Nicholas started dreaming of owning her own ice cream truck, after being frustrated in the job market, and with her parents’ help, bought an old truck her grandmother found on Craig’s List and fixed it up.
“She says she just painted it, but she did much more than that,” said Nicholas’s mom Christine. “She pounded out dents, designed the logo and replaced mirrors and broken windows.” She also installed coolers and equipment, Nicholas’s mother said.
The Chill Out Ice Cream truck made its debut at the Montrose Home & Leisure Expo in April, Nicholas said, and was a big success.
“It went great,” she said. “It was awesome.”
Nicholas also drives around the streets of Montrose, visiting parks when kids are there, and parking at different locations around town. She hasn’t determined a regular route yet, she said.
The Chill Out Ice Cream truck was at the Museum of the Mountain West’s Western Movie Days event last week, and it’s a regular fixture at the Main in Motion on Thursdays in downtown Montrose.
So far, Nicholas has five more events booked for the summer, and she handles it like a businesswoman, checking inventory control and watching the bottom line. She says she has a captive market.
“There are no other ice cream vendors on the street, except for a lady with a golf cart and a cooler on the back,” she said.
Christine Nicholas said the business is all Kiley’s, and that the teen took care of all the necessary permits, sales tax, vendor fees and health inspection.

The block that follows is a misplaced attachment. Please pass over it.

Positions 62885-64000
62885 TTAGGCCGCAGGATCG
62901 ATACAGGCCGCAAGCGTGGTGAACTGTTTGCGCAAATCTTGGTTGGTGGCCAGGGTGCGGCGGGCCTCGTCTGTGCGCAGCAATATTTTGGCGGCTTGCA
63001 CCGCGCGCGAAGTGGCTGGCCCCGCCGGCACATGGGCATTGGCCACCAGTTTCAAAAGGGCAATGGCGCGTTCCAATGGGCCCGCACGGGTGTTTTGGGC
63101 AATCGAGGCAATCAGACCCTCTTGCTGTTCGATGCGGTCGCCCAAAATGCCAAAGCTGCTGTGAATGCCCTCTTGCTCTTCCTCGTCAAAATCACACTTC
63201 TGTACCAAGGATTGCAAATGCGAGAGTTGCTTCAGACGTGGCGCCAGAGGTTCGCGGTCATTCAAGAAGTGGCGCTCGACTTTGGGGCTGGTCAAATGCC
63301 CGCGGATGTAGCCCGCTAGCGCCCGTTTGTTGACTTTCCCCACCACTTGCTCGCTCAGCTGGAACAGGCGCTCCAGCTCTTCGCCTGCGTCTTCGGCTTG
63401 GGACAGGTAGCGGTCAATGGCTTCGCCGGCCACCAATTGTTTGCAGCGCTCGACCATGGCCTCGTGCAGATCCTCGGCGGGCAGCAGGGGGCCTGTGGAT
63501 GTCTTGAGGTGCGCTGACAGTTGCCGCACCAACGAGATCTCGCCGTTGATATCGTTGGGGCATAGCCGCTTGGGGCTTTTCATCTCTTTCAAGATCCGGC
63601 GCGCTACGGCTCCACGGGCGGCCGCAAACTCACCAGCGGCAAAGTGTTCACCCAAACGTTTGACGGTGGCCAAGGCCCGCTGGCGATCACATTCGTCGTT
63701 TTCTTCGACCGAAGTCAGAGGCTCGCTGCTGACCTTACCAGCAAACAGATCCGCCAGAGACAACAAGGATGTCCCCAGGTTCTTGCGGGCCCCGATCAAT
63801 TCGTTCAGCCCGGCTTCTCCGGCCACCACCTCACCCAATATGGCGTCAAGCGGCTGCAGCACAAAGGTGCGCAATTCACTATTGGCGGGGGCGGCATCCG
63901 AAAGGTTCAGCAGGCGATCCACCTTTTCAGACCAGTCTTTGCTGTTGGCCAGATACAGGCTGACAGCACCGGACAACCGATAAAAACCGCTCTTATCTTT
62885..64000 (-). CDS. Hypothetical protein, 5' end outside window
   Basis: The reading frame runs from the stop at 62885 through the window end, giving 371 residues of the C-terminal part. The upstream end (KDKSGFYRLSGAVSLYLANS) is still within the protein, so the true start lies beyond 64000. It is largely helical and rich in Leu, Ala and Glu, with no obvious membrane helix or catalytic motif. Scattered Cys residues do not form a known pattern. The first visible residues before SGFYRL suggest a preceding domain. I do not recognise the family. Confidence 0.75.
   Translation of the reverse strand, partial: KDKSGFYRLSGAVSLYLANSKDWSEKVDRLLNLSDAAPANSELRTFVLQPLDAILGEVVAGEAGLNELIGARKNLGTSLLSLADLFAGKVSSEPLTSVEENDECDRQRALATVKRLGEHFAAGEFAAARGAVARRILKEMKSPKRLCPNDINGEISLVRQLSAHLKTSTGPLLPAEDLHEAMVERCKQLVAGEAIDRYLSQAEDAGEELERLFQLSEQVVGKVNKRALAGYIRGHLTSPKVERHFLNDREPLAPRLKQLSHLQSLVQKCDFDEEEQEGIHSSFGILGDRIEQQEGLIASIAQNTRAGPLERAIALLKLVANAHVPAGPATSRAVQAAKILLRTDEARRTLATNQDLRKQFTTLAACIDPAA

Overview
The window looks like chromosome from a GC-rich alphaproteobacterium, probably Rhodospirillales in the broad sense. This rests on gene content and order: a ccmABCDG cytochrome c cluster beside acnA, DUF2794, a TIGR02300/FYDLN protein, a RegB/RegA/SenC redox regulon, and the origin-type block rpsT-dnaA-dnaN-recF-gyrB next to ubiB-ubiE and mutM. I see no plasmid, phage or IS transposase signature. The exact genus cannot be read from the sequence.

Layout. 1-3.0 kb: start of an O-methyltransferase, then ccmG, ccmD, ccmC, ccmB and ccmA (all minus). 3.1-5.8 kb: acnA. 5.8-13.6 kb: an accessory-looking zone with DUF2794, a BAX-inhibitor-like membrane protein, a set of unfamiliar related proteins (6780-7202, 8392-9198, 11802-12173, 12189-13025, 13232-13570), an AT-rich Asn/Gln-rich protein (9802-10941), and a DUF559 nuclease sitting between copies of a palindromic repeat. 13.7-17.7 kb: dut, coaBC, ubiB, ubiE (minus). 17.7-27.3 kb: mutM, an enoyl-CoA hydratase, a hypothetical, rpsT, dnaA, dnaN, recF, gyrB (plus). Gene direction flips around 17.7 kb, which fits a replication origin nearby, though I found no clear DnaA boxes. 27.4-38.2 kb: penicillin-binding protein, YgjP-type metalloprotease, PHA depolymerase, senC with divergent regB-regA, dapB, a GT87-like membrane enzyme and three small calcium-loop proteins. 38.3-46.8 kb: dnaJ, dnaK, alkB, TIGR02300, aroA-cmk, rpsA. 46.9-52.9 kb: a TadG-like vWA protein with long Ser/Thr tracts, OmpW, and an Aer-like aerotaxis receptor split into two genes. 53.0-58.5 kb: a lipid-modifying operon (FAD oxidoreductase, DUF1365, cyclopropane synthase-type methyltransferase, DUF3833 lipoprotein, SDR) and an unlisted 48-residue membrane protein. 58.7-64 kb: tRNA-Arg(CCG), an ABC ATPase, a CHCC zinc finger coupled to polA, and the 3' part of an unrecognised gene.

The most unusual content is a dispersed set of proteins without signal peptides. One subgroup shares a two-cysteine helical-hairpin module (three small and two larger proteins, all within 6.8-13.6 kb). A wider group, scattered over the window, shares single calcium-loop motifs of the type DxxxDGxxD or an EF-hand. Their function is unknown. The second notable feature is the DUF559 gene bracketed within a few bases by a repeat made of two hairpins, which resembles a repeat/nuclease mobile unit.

“At the end of the day she’s exhausted, but I can see she’s having a blast,” she said. “She loves the kids.”
After she graduates in 2011, Nicholas will decide whether to keep her business going, but even if she doesn’t, she says she will keep it in the family, perhaps turning it over to a younger cousin.
“My little brother wants it, but he’s only 10,” Nicholas said.
Researching suppliers and other aspects of doing business took a lot of time, but Nicholas settled on Meadow Gold in Grand Junction and Frosty Freeze in Colorado Springs for the wide array of frozen treats and candy she offers.
But being a typical teenager, Nicholas also finds time for fun to help her parents with their business. She likes go boating with her family – she loves wave-boarding – and riding her four-wheeler, she said.
Having a successful business will help her save money for college, Nicholas said, where she plans to major in psychology.
Nicholas also finds time to teach dance and hip-hop, and said she plans to pay her parents back for lending her to money to get started, which shouldn’t take too long at the rate she’s going.
“I applied for a job everywhere last summer and no-one even called me back,” she said. “So I created my own job.”